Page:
It is hot! Stinking hot! The kind of heat with thick hairdryer winds. The kind of heat you feel like you are swimming in rather than walking in. The air is viscous, your arms almost float in it.
I never feel like eating much in this weather other than ice cubes, salads and smoothies. Not all at once of course but spaced between episodes of gasping on the couch with a wet towel on my head and the fan on high no less than two feet from my face.
The recipe below for an eggplant and zucchini salad spiced with paprika, cumin and mint, is both light and rich. The dried figs, walnuts and fetta add a lovely texture to the softness of the roasted vegies.
Spiced roast eggplant and zucchini salad
2 – 3 large eggplants
1 large or 2 small zucchinis
1/3 cup olive oil
2 Tbsp apple cider vinegar
1 Tbsp honey
1 tsp paprika
1/2 tsp cumin
4 cloves garlic chopped
Zest and juice of 1 lemon
Juice of half an orange
1/2 Tbs tamari or soy sauce
1 cup fresh mint leaves roughly chopped
1/2 cup dried figs roughly chopped
3/4 cup toasted walnuts roughly chopped
1 cup roughly chopped crumbled fetta
Preheat oven to 200°C /400°F
Cut the eggplant and zucchini into 1-inch cubes and put in a large bowl. Sprinkle lightly with salt and set aside for about 15 minutes or until juices start to come out of the eggplant. Rinse in cold water, drain and pat dry.
In the meantime, combine olive oil, vinegar, honey, paprika, cumin, lemon zest, half the lemon juice and chopped garlic. Stir into the salted and washed eggplant and zucchini.
Spread the mixture onto a large baking paper lined baking dish and roast in the preheated oven for 45 minutes, or until very tender and browned. You will need to check on them and give them a toss halfway through the cooking. Remove from the oven and allow to cool slightly.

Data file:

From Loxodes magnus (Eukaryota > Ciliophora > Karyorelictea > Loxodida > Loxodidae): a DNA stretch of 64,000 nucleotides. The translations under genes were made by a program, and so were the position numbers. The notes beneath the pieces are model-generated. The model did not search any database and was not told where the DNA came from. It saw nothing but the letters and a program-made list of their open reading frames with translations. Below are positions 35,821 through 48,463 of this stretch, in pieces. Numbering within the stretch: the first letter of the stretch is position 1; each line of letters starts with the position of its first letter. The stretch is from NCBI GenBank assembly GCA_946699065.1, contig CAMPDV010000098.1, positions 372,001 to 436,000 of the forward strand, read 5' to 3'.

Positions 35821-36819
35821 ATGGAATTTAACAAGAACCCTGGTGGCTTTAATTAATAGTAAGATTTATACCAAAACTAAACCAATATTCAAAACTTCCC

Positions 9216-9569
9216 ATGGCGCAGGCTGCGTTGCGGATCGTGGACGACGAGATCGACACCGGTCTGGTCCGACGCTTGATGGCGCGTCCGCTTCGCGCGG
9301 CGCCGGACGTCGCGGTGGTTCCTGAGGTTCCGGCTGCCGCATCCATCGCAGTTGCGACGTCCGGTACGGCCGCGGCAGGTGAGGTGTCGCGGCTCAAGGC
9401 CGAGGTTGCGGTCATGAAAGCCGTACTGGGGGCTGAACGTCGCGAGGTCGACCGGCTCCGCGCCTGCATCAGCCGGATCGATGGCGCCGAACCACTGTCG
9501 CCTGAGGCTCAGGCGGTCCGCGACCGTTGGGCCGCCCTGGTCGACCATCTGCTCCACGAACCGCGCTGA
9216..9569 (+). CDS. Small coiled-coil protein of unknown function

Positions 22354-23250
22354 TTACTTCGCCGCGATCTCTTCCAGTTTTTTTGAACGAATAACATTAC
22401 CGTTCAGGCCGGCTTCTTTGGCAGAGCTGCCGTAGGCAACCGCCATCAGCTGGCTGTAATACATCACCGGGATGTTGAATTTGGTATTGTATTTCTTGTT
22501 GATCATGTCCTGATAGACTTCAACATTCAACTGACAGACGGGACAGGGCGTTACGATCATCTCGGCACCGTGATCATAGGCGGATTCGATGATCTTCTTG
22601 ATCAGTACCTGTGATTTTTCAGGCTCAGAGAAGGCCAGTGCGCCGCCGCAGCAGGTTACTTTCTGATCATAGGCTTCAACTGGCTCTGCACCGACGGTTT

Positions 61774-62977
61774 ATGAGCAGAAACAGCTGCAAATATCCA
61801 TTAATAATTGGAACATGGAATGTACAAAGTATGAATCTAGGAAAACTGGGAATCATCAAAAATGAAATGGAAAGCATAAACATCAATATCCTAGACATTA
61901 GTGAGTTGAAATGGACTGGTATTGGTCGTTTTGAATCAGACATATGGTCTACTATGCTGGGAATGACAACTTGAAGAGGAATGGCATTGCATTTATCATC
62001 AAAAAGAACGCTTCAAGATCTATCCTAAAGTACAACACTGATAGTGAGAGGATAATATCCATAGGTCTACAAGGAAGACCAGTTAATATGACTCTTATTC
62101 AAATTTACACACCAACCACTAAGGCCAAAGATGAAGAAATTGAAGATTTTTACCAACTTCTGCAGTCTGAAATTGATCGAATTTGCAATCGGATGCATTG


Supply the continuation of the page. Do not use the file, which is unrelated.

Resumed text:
Place roasted veggies in bowl and add tamari, orange juice and the last half of the lemon juice. Toss. Stir in the mint, figs, walnuts and feta and enjoy.
January 4, 2013 § 2 Comments
I was camping at the Grampians for new years, watching birds and stars, climbing mountains and drinking lots and lots of tea. It was such a peaceful way to start 2013, and I feel like this year is going to be great! It is just a feeling, which is perhaps more important than any materialisation of the thought, but that’s ok too.
This festive time of year always makes me think of my mum and her bean salad. It often ends up on the table on special occasions and Christmas and new years are no exception.
As easy and very simple dishes often are, this has always been one of my favourites. This year however, I have started making it with some fresh apricots chopped up and thrown in too. There is something lovely about the tartness of the vinegar with the sweet freshness of the apricots and the greenness of the beans and basil. Below, I have put mum’s recipe but feel free to add some apricots if you would like.
Mum’s Green Bean Salad
2 huge handfuls of green beans
A splash of olive oil
A few splashes of balsamic vinegar
A good sprinkle of sea salt
A very good handful of roughly chopped basil
Top and tail beans, cut in half and steam until fluorescent green and crispy. Take off the heat and rinse in cold water to stop the cooking. Whilst the beans are still warm add the olive oil, vinegar and salt and mix in. Once the beans are cool add the basil.
This salad can be served straight away or left to marinate for a couple of hours and served at room temperature.
December 12, 2012 § 5 Comments
I have always taken on a rather flippant character in the kitchen and I have always been very hopeless at following recipes. It’s a bit like an uncontrollable desire to not do as I am told. But I think this also comes from being an impatient kind of person – I can never be bothered to measure things properly, I can’t stand all those different sized measuring spoons, and never seem to be able to find the measuring cup in our chaotic and unruly cupboards. I’m also impatient enough to forget that it is this very nature that is the reason for unruly cupboards in the first place. Things get thrown on shelves with doors slammed and a quick prayer that nothing will come tumbling out when displaced by the new object that has descended upon its turf.